A study conducted by the Tata Institute of Social Sciences (Tiss) on stress among city students has found that among children below 14 years, girls are more vulnerable to suicides.
The report’s analysis of recent suicide statistics (from the National Crime Records Bureau) suggests that while men have a higher rate of suicide compared to women, in the under 14 years age group, more girls compared to boys have committed suicide.
For instance, in 2009, in Maharashtra in the 15 to 29 years age group, 2,387 girls committed suicide compared to 2,901 boys. However, in the younger age group (under 14 years) 55 girls committed suicide compared to 48 boys in the same year.
“This indicates that young girls under the age of 14 years are either highly stressed in comparison to their male counterparts or are unable to cope with the stress,” said the report, while suggesting that further research was required in the area.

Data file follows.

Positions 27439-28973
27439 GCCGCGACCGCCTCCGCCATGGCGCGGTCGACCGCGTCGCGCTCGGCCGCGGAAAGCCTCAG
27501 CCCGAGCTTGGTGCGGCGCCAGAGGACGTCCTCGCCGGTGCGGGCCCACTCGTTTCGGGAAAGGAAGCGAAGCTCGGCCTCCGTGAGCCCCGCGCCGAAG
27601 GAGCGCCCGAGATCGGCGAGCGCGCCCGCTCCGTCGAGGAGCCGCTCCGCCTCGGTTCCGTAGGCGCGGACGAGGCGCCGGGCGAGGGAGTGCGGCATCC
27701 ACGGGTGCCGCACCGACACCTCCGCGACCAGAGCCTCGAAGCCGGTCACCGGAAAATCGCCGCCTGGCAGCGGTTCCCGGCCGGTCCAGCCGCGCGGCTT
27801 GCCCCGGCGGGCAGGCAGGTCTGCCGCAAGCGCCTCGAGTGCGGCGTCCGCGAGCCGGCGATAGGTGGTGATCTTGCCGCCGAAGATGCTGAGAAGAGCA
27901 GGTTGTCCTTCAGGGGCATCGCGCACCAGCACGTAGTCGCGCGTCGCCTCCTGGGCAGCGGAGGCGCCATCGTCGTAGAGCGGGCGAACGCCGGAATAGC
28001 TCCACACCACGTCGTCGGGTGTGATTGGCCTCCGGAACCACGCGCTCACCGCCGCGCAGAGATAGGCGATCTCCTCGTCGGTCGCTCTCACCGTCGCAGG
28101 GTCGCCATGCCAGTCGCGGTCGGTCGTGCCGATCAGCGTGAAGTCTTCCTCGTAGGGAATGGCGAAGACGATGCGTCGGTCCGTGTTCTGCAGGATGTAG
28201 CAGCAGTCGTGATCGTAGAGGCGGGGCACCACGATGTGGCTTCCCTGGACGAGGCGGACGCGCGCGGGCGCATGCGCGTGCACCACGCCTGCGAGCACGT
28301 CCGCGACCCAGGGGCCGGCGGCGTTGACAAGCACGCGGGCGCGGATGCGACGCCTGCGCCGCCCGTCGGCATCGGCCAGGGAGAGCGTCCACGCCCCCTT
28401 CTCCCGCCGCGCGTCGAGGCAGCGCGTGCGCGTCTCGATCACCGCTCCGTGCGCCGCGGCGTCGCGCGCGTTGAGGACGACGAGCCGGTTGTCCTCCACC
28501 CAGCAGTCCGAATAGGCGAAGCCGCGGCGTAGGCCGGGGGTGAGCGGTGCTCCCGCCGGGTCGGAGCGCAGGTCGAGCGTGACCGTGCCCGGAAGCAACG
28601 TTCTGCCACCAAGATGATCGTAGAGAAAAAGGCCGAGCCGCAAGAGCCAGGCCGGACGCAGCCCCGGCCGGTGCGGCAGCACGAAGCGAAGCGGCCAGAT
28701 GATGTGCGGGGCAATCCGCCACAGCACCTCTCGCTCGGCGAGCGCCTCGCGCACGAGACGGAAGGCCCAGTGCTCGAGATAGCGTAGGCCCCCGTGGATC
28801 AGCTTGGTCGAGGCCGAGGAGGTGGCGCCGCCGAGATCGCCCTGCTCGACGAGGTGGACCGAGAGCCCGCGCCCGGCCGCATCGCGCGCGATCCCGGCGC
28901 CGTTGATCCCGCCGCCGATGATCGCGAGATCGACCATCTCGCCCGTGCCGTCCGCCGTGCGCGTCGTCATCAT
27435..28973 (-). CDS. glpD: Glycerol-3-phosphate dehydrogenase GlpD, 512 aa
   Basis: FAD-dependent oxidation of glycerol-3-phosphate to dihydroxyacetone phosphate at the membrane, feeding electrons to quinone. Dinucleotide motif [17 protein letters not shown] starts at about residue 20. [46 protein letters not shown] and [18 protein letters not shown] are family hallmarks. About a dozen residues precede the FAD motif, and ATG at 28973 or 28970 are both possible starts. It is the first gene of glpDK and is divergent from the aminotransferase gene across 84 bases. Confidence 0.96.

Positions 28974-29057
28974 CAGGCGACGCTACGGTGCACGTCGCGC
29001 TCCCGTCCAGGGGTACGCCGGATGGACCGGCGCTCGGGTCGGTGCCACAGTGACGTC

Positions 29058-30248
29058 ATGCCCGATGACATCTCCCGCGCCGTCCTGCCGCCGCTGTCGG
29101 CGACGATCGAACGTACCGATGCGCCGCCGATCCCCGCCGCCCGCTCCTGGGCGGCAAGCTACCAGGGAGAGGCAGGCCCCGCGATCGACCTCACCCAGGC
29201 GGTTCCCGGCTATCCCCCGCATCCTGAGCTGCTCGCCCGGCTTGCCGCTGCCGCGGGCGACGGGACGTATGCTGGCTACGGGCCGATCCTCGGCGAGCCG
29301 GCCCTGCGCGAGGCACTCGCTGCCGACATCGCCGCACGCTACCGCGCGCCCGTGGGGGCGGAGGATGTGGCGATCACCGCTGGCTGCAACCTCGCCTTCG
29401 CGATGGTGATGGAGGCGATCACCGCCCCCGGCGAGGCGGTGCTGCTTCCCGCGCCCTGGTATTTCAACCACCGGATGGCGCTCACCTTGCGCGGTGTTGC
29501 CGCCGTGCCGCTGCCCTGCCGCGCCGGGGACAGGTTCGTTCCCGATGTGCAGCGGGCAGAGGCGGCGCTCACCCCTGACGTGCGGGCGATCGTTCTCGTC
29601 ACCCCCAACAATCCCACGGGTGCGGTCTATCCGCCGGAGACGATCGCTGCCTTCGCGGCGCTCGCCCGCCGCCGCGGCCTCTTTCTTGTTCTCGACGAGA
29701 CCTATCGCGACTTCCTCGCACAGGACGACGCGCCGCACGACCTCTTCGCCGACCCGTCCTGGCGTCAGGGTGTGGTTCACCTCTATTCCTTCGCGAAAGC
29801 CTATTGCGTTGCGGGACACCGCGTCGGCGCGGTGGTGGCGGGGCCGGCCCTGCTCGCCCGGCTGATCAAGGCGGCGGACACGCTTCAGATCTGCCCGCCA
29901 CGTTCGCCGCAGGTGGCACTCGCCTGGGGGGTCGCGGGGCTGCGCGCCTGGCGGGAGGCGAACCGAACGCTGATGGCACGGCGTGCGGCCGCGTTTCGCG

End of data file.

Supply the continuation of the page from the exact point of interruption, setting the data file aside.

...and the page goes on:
“Boys just have that chilled out attitude, it just happens, girls just don’t have it,” said Dristi Jain, 15, a college student.
The study report, which was submitted to the government last week, has recommended that the state government should develop a policy to prevent student suicides and make it mandatory for all schools to adopt it.
It recommends that all schools should have counsellors whom students can approach for their problems. “It is expensive for a school to have a full-time counsellor, but it is important to have someone for students to talk to,” said Katy Gandevia, a professor at Tiss Centre for Health and Mental Health.
“Children felt burdened under the expectations of their parents,” said the report. “During the interviews with the stakeholders, many identified family as the key source of stress. The stress from family might not be direct, but it can indirectly also cause a lot of friction in a student’s life.”